Where to Find an AED When You Need One
It seems as though every time you turn on the news you hear about another young athlete who collapses on the court or field with sudden cardiac arrest. This sudden and potentially lethal condition can strike anyone at any time and at any age. In fact, its frequency has prompted several recent laws requiring certain entities to have an automated external defibrillator (AED) on hand and at the ready should someone experience sudden cardiac arrest. Other locations have simply decided to begin maintaining these devices as a "best practice."
Trying to find an AED? Look for this sign!
Health & Fitness ClubsCurrently, California, Oregon, Nevada, Louisiana, Arkansas, Illinois, Indiana, Michigan, New York, New Jersey, Massachusetts and Rhode Island law requires health and fitness clubs to have and maintain a functioning AED. This practice is largely due to the publicity surrounding athletes who suddenly experience cardiac arrest and are saved by the quick thinking and close proximity to these devices. While it is not legally required in other states, many health and fitness clubs continue this practice.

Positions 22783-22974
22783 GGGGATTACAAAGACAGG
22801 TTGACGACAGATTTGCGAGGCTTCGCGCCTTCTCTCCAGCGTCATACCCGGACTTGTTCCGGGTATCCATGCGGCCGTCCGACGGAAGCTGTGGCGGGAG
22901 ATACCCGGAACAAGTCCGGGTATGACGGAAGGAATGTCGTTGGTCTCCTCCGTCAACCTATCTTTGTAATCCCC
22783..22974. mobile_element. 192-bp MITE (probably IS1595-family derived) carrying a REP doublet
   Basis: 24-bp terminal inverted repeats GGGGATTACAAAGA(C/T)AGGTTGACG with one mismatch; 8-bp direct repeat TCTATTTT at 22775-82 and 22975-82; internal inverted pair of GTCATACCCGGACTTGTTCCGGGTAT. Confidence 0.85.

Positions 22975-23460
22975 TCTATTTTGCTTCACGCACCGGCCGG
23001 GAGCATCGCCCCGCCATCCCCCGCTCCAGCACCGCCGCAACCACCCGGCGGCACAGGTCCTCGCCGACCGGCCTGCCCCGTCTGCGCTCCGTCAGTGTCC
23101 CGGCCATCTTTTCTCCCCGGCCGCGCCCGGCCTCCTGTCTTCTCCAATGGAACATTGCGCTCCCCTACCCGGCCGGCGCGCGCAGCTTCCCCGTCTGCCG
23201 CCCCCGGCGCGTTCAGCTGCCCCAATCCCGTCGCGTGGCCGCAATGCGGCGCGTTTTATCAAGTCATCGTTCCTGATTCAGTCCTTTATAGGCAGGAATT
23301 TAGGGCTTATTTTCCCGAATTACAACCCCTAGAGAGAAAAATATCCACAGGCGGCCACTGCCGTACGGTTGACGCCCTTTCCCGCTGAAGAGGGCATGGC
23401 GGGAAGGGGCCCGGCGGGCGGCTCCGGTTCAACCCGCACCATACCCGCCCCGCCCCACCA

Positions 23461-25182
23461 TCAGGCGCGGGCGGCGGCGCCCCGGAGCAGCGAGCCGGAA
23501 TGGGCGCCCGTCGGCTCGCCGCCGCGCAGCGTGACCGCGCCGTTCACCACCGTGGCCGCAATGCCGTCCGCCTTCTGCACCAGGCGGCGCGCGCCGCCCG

SchoolsCurrently, 22 states require schools to have one or more AED's in their building. While it is not mandated by law, many schools find that this reflects their commitment to both student and staff safety. Many schools find that they need to raise money to purchase such devices and find that refurbished models meet both safety requirements and budgetary constraints.
AirportsPhysicians recommend having one or more AED in areas where large numbers of people congregate. Those who travel via airplane coupled with those who work in airports represents a small city of people with the possibility of sudden cardiac arrest. Even though there is no current legislation regarding AEDs in airports, nearly every major airport in the country is equipped with one or more device in every terminal.
You'll often see AEDs housed in a glass box or container. Photo credit AARP